This report is an exploration of possible alternatives for further consideration to potentially replace the U.S. Navy's legacy aircraft carrier force as it begins reaching expected service life in decades to come. The variants are possible alternatives that could be developed for less cost than the current program and potentially with sufficient capability. This is neither a formal analysis of alternatives nor a detailed engineering study.
- How does the current USS Gerald R. Ford–class program compare with alternatives in terms of procurement cost and effectiveness?
- If the findings support further Navy or congressional actions to transition to a lower-cost carrier replacement in long-range shipbuilding plans, what might that look like?
Although the integrated carrier air wing is the actual component of sea-based tactical aviation delivering warfighting capability for power projection, the individual air wings require aviation support for launch and recovery at tactical distances, fuel and flight crew replenishment, maintenance, and other sustainment. The aircraft carrier and embarked crew provide this support.
Some are concerned that continuing the current carrier program imposes high acquisition cost and might unduly affect the whole of the Navy shipbuilding budget. The Senate Armed Services Committee noted that alternatives could be developed for less cost and potentially with sufficient capability. This led to a request for the Navy to examine lower-cost alternatives.
This report is a shorter version of a classified, restricted-distribution report provided to the Navy in July 2016. Neither report is of a formal analysis of alternatives or detailed engineering study, nor is either a requirement document. It is an exploration of possible alternatives for further consideration to potentially replace the legacy force as it begins reaching expected service life in decades to come. The variants analyzed are possible alternatives and do not represent recommendations for a specific future course of action.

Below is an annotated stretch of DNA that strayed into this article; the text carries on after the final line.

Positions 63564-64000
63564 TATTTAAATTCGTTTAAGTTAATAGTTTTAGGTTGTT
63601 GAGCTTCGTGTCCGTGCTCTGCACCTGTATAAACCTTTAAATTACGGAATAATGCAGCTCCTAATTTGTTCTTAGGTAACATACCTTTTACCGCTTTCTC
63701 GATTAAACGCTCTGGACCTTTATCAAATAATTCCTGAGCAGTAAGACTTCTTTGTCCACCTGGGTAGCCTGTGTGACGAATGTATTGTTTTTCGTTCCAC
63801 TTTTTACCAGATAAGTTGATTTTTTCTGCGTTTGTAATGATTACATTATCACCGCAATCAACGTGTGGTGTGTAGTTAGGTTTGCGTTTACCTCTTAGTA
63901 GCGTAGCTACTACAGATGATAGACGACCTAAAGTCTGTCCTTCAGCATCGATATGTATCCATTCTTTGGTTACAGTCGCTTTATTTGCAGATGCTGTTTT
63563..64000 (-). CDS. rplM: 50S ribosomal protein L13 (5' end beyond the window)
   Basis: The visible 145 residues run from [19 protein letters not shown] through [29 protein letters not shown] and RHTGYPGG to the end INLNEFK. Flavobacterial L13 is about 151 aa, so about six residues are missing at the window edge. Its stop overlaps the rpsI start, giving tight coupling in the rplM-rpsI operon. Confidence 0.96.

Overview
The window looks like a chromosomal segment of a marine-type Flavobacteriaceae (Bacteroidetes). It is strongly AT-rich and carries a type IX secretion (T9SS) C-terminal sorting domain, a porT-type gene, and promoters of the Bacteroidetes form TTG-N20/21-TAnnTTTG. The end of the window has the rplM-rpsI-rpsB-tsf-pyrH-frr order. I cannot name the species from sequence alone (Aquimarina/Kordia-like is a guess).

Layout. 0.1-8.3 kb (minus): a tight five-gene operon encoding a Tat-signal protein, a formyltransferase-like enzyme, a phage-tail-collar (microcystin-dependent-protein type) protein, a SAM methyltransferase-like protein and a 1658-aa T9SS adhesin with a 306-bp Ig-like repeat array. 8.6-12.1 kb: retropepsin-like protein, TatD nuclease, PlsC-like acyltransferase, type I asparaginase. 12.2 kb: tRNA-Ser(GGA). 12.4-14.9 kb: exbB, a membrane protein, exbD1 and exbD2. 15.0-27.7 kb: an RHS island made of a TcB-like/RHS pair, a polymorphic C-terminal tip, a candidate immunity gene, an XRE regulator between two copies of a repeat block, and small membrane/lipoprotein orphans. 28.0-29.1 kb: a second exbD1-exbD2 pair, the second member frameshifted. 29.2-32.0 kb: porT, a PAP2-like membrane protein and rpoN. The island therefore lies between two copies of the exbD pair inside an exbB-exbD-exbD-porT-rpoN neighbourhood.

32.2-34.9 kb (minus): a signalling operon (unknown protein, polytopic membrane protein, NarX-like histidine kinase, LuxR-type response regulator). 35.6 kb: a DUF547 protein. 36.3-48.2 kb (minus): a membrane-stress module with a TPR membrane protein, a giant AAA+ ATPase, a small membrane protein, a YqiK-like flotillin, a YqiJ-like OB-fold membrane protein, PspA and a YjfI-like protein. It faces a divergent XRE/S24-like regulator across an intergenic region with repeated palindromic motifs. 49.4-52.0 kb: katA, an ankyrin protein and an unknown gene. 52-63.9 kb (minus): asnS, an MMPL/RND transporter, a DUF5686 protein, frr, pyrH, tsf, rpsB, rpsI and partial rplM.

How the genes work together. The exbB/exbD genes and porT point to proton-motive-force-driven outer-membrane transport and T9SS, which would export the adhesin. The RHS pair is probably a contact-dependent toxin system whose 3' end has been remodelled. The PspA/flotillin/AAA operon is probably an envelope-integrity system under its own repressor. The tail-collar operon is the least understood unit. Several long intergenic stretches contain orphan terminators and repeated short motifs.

Each Variant Affects Force Sortie Generation
- A CVN 8X, a descoped Ford-class carrier, offers similar warfighting capability to that of the Ford-class carrier.
- A CVN LX offers an integrated, current air wing with capabilities near current levels but with less organic mission endurance for weapons and aviation fuel.
- The CV LX, which is a version of the LHA 6 platforms, might be a low-risk, alternative pathway for the Navy to reduce carrier costs if such a variant were procured in greater numbers than the current carrier shipbuilding plan.
- The smallest concept variant reviewed, the CV EX, does not provide either a significant capacity or an integrated air wing.
Each Variant Affects Cost
- A CVN 8X might generate fewer sorties than the Ford class and might only incrementally reduce overall platform cost.
- A CVN LX concept would allow considerable savings across the ship's service life.
- A CV LX could potentially reduce overall construction costs if it allowed for reduced carrier numbers were reduced.
- A CV EX is not practical at all without considerable revision of Navy warfighting concept of operations.
Table of Contents
Aircraft Carrier Variants Considered
Assessing Operational Impact of Carrier Concept Variants
Platform Comparison Cost
U.S. Navy Forwarding Letters
Details of the Nuclear-Powered Aircraft Carrier Mission-Essential Task List and Deployment Preparation
Aircraft and Seacraft Mentioned